The collapse of discount retailer Subhiksha, coupled with the economic downturn and the fear psychosis created by the Satyam scam, is leading private equity (PE) investors to rethink their strategies in India, especially in firms with significant promoter control, experts say.
“The Subhiksha incident will make PE firms more cautious on how much of a free hand they allow to a promoter. Some PE funds are concerned that promoters have a wide range of authority in their companies and could look to establish structures that limit some of this authority,” said Vikram Uttamsingh, head, private equity advisory group, KPMG.
Jagannadham Thunuguntla, equity head, SMC Capitals, said success and failure were part of the PE business.
“This is more true in case of unlisted companies like Subhiksha as there is no exit option available to PE investors. All PE investors live with this risk of illiquidity (in case of unlisted companies) in comparison with their investments in listed firms,” he said.
On Subhiksha, he said its effort to match the expectations of market value forced it to open 1,100 outlets across India, a move that created problems for the firm.
“This (Subhiksha) definitely raises issues about preparedness and scalability of Indian businesses and can put pressure on PE funds to re-look at their investment strategy in India,” Thunuguntla said.
Subhiksha was doing fine till it had 180 outlets in the Chennai and Bangalore region over a period of nine years.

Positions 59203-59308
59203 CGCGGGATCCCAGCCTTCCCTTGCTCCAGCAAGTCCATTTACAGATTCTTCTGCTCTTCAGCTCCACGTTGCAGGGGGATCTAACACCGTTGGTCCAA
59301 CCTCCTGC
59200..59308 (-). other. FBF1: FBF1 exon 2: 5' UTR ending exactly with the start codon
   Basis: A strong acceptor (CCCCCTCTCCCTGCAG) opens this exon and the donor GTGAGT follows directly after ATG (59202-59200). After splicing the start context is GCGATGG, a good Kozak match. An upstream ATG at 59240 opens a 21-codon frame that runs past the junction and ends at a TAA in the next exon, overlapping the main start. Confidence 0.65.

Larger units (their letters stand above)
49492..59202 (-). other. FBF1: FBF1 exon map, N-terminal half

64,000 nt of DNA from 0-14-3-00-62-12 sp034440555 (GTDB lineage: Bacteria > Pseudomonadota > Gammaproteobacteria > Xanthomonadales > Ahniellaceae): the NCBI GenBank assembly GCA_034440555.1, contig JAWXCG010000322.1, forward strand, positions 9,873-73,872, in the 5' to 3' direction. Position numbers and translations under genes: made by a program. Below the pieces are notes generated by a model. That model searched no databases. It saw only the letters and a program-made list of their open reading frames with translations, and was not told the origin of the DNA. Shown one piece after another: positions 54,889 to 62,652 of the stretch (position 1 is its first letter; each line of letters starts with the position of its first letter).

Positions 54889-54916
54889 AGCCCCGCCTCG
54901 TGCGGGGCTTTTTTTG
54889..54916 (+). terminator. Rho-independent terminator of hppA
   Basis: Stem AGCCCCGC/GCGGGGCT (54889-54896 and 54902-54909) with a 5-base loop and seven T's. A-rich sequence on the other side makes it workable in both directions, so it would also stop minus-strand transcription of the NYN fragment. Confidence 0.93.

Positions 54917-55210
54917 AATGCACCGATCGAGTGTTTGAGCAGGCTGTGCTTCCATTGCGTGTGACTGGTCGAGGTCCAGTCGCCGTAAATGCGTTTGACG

On the outlook for the PE space, experts said, the combined effect of Subhiksha and Satyam would lead to tightening in the credit market. The resultant cash crunch would restrict big-ticket commitments by PE funds in the coming years.
“However, for any cash-rich private equity fund, it is the right time to buy stakes in quality companies at reasonable valuations,” Thunuguntla added.
Meanwhile, as promoters are not showing any intention of reducing their valuation expectations, it is getting difficult for PE investors.
In 2008, the total number of PE deals announced stood at 312, with total announced value of $10.59 billion. In January, the number of deals announced was 14, worth $202.22 million, compared with 57 deals amounting to $1.51 billion in the same month the previous year.
Most PE firms have not disclosed any significant change in their investment strategies but an official from a leading PE fund said the bullish phase was over for the country and they expected to generate lower returns in the coming years, compared with huge gains in the past.
Domestic consumption and infrastructure-related sectors are likely to see the highest PE activity in the next 12 months.
“The government is willing to inject money into the infrastructure sector to maintain the momentum, therefore there will continue to be good PE opportunities,” global consultancy Deloitte said in a report.
PE firms needed to be much more focussed on working with their portfolio companies to create value, he added.